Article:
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Mazda Foundation and Project Crimson Trust will see Hasting's school receive a $10,000 Treemendous School Makeover in 2016

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A joint initiative between the Mazda Foundation and Project Crimson Trust will see four schools receive a $10,000 Treemendous School Makeover in 2016. Each of the winning schools - Argyll East, Wyndham Primary, Discover School and St Joseph’s School - will receive "an environmentally focused outdoor education space for students to learn and explore" along with a native tree-planting working bee.

Joris de Bres, chairman of the Project Crimson Trust, say it’s "nice to see schools around the country embracing the importance of conservation and outdoor education".

Andrew Clearwater, chairman of the Mazda Foundation, describes all entries as being of exceptional standard. "All of the entries we received this year were of high calibre, and showcased the creativity and enthusiasm for the environment in schools around the country".

Mark Thompson, principal of Hawke’s Bay school Argyll East, says they are "over the moon" to receive a makeover. The school will continue to restore the banks of the Mangaotai Stream running alongside it. New pathways will be added, leading to a specially designed eel platform and "weta hotels" will encourage more insects to the garden.

Southland’s Wyndham Primary will cover an unused area into a native garden, bush plot and an outdoor classroom. The space will encourage wildlife to the area with hopes the trees will shelter and entice native birds. Fruit trees will also be planted to teach students the importance of growing their own food.

Principal Kim Scott says: "Our students are enthusiastic about the environment and sustainability, and can’t wait to see all the native birds the garden will attract. It’s going to be great to see their creative ideas turn into reality."

Discovery School in Whitby plans to build an outdoor classroom along with the creation of a lizard habitat and the expansion of their existing orchard. A bird-watching bench will also be built for students to learn about different bird species.

St Joseph’s in Temuka will be planting large amounts of native trees, and will also build a tree hut so children can play among native plants. Large boulders will also be used to form an outdoor classroom.

Hawke's bay art students to showcase project based learning.

Rebecca Stone and Liam Treadwell

Rebecca Stone and Liam Treadwell mobilise for EIT ideaschool’s graduate exhibition.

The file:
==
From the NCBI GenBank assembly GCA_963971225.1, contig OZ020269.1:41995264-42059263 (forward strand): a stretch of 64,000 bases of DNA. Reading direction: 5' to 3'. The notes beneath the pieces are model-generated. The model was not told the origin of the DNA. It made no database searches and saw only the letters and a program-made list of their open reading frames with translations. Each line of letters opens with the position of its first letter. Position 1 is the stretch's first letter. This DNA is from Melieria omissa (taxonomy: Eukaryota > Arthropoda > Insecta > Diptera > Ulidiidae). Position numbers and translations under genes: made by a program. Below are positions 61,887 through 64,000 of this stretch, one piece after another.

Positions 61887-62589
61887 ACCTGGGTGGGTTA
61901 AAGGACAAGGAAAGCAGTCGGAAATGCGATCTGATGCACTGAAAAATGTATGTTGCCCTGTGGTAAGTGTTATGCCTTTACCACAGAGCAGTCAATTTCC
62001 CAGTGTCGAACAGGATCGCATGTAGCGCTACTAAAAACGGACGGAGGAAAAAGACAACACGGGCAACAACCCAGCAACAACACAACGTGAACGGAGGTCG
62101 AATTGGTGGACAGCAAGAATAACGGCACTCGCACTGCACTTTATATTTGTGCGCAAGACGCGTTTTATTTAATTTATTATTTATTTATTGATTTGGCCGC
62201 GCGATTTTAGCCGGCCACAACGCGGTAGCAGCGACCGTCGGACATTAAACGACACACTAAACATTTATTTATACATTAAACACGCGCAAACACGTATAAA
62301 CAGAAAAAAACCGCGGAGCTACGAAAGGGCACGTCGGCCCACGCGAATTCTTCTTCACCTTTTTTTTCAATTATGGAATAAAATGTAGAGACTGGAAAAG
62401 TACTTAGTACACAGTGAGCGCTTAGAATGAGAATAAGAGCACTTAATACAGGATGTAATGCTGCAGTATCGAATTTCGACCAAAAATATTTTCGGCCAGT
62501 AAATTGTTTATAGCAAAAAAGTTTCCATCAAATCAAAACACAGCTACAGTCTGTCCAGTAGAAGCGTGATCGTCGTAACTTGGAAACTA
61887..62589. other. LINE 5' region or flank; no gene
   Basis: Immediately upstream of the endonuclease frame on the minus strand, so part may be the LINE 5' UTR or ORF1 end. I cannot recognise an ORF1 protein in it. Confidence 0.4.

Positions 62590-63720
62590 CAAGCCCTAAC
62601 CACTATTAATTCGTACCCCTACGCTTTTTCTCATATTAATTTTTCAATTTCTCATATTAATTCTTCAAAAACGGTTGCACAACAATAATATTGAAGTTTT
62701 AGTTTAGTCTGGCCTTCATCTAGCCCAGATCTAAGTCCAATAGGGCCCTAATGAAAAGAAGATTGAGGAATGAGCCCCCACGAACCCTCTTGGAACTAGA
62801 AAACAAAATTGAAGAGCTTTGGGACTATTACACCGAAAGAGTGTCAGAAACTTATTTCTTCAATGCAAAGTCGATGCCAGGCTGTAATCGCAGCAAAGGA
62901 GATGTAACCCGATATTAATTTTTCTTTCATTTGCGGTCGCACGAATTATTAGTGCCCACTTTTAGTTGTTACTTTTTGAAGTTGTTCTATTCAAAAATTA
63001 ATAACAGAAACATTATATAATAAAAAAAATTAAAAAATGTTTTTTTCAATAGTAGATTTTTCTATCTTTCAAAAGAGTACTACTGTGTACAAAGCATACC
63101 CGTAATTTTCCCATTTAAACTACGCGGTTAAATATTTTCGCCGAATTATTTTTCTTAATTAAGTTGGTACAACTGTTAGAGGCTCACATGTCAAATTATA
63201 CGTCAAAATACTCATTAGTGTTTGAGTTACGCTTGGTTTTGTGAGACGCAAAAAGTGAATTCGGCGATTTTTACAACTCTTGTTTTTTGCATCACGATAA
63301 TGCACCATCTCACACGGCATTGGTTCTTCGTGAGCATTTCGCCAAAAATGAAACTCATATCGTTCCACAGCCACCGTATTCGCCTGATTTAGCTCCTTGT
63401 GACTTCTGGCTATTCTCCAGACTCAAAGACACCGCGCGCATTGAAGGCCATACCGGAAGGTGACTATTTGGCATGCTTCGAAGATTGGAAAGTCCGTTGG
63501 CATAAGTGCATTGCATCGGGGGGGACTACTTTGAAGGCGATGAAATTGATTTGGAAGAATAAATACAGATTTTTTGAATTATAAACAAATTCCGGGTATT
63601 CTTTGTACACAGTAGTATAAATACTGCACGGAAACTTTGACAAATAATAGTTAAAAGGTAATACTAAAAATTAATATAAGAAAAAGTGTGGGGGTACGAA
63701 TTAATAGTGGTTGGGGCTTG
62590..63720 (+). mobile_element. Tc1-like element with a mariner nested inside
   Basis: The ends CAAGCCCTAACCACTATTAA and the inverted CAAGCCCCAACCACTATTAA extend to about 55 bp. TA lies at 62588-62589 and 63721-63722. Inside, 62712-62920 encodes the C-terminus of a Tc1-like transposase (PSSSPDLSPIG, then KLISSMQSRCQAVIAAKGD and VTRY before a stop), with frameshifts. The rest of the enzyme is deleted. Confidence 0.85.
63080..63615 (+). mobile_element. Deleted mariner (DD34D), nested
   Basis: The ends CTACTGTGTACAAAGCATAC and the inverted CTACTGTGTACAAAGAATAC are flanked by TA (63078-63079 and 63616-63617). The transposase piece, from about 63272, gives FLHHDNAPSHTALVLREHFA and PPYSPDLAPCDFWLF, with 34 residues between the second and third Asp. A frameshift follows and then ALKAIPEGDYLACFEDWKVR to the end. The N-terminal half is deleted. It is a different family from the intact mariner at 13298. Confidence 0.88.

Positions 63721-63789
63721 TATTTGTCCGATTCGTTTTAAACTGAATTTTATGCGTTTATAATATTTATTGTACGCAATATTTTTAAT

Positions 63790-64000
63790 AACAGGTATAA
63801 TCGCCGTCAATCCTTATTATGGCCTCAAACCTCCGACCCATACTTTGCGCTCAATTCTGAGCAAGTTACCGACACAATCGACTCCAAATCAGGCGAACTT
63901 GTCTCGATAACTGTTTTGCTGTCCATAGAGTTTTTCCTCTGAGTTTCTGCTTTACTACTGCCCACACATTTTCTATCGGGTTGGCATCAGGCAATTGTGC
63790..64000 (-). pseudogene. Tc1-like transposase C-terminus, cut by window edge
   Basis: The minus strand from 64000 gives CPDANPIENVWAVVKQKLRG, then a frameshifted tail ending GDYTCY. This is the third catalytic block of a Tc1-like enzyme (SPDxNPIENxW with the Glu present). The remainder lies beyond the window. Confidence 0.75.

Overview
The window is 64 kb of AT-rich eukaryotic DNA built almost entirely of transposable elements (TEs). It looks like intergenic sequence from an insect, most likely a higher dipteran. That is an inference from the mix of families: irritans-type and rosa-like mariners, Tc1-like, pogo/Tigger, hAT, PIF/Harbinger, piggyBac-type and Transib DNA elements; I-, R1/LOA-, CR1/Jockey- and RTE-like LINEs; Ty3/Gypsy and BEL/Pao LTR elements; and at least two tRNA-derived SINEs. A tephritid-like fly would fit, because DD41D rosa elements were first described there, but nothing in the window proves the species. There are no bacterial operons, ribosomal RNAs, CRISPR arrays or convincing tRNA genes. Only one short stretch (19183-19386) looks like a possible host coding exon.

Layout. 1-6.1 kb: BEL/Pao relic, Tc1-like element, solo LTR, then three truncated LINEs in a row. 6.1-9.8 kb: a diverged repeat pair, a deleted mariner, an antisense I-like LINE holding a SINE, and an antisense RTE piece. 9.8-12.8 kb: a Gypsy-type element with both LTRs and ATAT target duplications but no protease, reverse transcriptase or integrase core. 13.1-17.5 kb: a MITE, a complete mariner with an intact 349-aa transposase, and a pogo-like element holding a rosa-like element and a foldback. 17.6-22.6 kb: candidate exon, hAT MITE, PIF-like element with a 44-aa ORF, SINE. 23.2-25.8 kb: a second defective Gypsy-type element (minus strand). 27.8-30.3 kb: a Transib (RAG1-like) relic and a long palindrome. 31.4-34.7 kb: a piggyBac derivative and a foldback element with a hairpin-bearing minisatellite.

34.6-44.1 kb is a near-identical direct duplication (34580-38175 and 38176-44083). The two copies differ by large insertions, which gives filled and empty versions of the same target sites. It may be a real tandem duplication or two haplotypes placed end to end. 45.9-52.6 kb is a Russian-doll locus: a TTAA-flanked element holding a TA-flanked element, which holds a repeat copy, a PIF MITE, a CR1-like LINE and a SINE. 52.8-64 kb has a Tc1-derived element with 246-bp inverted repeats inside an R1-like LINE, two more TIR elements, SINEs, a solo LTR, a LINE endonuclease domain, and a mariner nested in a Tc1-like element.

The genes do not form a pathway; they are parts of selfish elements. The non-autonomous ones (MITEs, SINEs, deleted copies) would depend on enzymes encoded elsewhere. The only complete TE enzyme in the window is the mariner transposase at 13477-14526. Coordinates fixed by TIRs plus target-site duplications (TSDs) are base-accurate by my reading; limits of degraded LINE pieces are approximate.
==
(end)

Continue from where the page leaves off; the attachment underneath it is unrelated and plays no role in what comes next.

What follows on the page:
The first students to enrol in New Zealand’s first project-based-learning arts and design degree are fine-tuning work for ideaschool’s graduate exhibition A Feast for the Senses.

The cohort of 34 students, the largest graduating class in EIT’s three-year Bachelor of Visual Arts and Design, are working on paintings, sculptures, limited edition prints, films and other works for the idea showcase Graduate Exhibition to be held at CAN (Community Arts Napier) from November 21-25. 

Rebecca Stone and Liam Treadwell believe they and their classmates will have an edge over graduates from other art and design schools as they look for jobs in the creative industries. 

As would-be students, they found the excitement of ideaschool lecturers around the newly-establishing degree was infectious.  They were also attracted to EIT by the Year 13 degree scholarship.

“Now other art and design schools in New Zealand are introducing the project-based learning approach,” says Rebecca, a 21-year-old from Wairoa.  “I feel we have a head start with employers.” 

Over the course of their degree, ideaschool’s visual arts and students undertake a series of real-life projects designed to develop their practical skills, techniques and theoretical knowledge while equipping them with the know-how required for working in and developing and managing their own practices.

In a lecturer-facilitated environment, they work collaboratively and at times independently on projects that become progressively more challenging.

The students are encouraged to polish their problem-solving, research and decision-making skills while learning how to market themselves, write proposals, deal with commissions, budget, interact with clients, work with other creative specialists and pace their processes to meet deadlines.

 “The degree offers an academic element,” says Rebecca, “while allowing students to experiment with a range of disciplines.”

Liam believes it suits students who, like him, come from school and still have to find out who they are as artists.

“You can try different things in the first year, narrow that down in the second and by the third year you feel you know what you are doing down the road,” says the 20-year-old from Taradale.

Liam is currently basing his practice around illustration – “somewhere between design and fine art” – while for Rebecca the work predominantly focuses on a drawing practice, currently portraiture. 

“I came here thinking I was just a visual artist but now I realise how much I enjoy design as well,” she says.

Returning to her fine art roots, she has submitted a work depicting an uncle, rendered in coloured pencil and a touch of paint, for the upcoming exhibition.

Rebecca feels there is still more to explore before she considers entering the industry.

“I have been exploring my creative side and want more world experiences before coming back and finding something locally.”

Liam would love to work in a design firm and build his reputation before going into business for himself.

“I hope to freelance and then create my own style from there,” he says.  “To have a career you enjoy and make art – that’s what makes you tick.”

 

Hawke's Bay academic's film premieres at international festival.

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EIT filmaker and lecturer Nigel Roberts. Photo: supplied,